The Merriam-Webster Medical Dictionary (2001) defines "prosthesis" as "an artificial device to replace a missing part of the body". That Dictionary then defines "prosthetic":

Referring to a prosthesis, an artificial substitute or replacement of a part of the body such as a tooth, eye, a facial bone, the palate, a hip, a knee or other joint, the leg, an arm, etc. A prosthesis is designed for functional or cosmetic reasons or both.

That Dictionary further defines a "jacket crown" as "an artificial crown that is placed over the remains of a natural tooth".

The Stedman’s Medical Dictionary (1995) defines "prosthesis" as "a fabricated substitute for a diseased or missing part of the body. That Dictionary then defines "dental prosthesis:

An artificial replacement of one or more teeth and/or associated structures.

The MEDLINE Medical Encyclopedia (2001) defines "prosthesis" as

A device designed to replace a missing part of the body, or to make a part of the body work better.

New York State, in establishing dental fee schedules under Medicaid, has a classification for crowns as restorative services separate from that of prostheses. N.Y. Comp. R. & Regs. tit. 18, §535.5 (2001).

The MEDLINE Encyclopedia defines "amelogenesis imperfecta" as:

An inherited condition which is transmitted as a dominant trait and causes the enamel of the tooth to be soft and thin. The teeth appear yellow, because the dentin is visible through the thin enamel. The teeth are easily damaged and susceptible to decay.

As to treatment of the condition, the Encyclopedia indicates that "full crowns will improve cosmetic appearance and protect the teeth from damage". Insurer has not indicated that it believes the chosen treatment is inappropriate, which would have generated appeal rights pursuant to New York Insurance Law Article 49, and relies solely on its definition of prosthetic device.

With respect to Dental care generally, the contract, §10, ¶13, provides:

We will not pay for any services (including hospitalization) in connection with dental care, care of the gums or structures supporting the teeth, or any form of dental surgery, regardless of the reasons such services are necessary. … However, … we will pay for services otherwise covered under this Contract in connection with accidental injury to sound natural teeth if the care is rendered within 12 months of the accident and you are still covered by the Contract.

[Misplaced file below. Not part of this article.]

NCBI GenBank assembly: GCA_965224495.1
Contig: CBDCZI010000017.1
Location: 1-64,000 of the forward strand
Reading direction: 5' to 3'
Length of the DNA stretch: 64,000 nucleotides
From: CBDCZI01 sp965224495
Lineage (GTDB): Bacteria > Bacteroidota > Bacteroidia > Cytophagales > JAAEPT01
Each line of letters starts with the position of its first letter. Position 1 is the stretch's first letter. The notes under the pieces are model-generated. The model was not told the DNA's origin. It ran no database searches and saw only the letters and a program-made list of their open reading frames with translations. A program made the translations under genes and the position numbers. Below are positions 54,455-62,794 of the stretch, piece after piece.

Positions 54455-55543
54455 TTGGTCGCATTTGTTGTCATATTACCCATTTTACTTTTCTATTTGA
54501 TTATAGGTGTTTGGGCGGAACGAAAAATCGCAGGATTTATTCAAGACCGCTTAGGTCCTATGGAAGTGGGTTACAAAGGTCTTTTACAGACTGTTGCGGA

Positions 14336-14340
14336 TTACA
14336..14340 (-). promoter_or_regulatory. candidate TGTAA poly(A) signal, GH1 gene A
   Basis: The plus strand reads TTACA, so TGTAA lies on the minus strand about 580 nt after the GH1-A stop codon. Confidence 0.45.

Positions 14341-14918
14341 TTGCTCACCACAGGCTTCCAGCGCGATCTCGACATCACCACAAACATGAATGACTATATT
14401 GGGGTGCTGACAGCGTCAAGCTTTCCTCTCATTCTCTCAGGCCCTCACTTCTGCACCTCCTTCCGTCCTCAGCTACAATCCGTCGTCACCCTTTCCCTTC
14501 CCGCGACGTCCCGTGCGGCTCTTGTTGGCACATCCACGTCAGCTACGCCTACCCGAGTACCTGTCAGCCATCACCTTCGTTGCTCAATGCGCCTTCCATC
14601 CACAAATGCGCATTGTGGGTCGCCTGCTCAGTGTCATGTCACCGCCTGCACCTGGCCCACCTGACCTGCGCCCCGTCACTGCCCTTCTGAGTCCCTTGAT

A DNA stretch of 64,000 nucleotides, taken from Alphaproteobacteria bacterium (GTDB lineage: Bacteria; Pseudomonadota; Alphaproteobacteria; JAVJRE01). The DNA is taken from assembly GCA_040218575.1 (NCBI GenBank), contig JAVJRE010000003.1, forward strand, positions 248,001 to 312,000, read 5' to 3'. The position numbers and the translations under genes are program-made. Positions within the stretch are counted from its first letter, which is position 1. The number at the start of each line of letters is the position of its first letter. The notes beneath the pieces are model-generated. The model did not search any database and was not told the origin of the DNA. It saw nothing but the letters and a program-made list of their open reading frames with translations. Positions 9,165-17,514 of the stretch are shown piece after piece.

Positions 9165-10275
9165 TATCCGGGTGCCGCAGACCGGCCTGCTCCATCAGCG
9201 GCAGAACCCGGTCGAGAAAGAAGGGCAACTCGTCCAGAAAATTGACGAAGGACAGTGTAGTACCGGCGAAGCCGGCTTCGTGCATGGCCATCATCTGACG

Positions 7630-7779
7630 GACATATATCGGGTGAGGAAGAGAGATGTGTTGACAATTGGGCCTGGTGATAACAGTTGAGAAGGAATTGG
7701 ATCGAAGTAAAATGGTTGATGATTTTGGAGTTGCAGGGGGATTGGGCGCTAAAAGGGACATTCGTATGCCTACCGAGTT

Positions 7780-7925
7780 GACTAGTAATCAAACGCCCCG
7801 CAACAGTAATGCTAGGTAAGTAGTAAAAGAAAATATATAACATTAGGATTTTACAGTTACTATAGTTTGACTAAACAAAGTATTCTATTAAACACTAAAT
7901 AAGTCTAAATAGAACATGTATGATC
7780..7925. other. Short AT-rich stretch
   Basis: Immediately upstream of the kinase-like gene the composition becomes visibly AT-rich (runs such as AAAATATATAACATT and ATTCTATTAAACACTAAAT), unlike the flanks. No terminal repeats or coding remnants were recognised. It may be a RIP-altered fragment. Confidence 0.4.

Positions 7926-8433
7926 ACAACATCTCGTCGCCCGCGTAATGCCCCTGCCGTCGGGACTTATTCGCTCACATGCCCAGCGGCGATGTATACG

While, under some circumstances, a dental crown might be considered a replacement of a bodily part, as asserted by Insurer in its June 7, 2001 letter and as defined above, it is not clear that such a crown would invariably be considered a prosthetic device. Accordingly, given the varying definitions of "prosthesis", and the probable inconsistent use of its definition by Insurer with respect to teeth, there is ambiguity as to whether, in the case of the insured’s treatment, the crowns would be considered a prosthetic device.

It is the general rule in New York that ambiguities are to be construed against the insurer, which has drafted the contract. Blandford Land Clearing Corporation v. National Union Fire Insurance Company, 260 App. Div. 2d 86, 698 N.Y.S. 2d 237 (1st Dept. 1999). Accordingly, had Insurer desired to have crowns for amelioration of amelogenesis imperfecta considered as a prosthetic device, it could have defined "prosthetic device" in the contract so as to leave no doubt of its intention to exclude dental crowns.

In addition, once Insurer reviewed the circumstances of the insured’s condition, consulted with whatever experts it believed were required, and determined that the insured’s condition qualified a congenital disease; it is presumed to have also been aware of the accepted treatment for amelogenesis imperfecta, e.g. dental crowns. It is disingenuous of Insurer, therefore, to now assert that it will not cover such treatment.

Accordingly, while this Department does not have the expertise to express an opinion as to the validity of all of Insurer’s claim determinations, under the circumstances of the insured’s case, it is the opinion of this Department that Insurer is obligated to pay for the dental crowns required to treat the insured’s condition.

For further information, you may contact Principal Attorney Alan Rachlin at the New York City Office.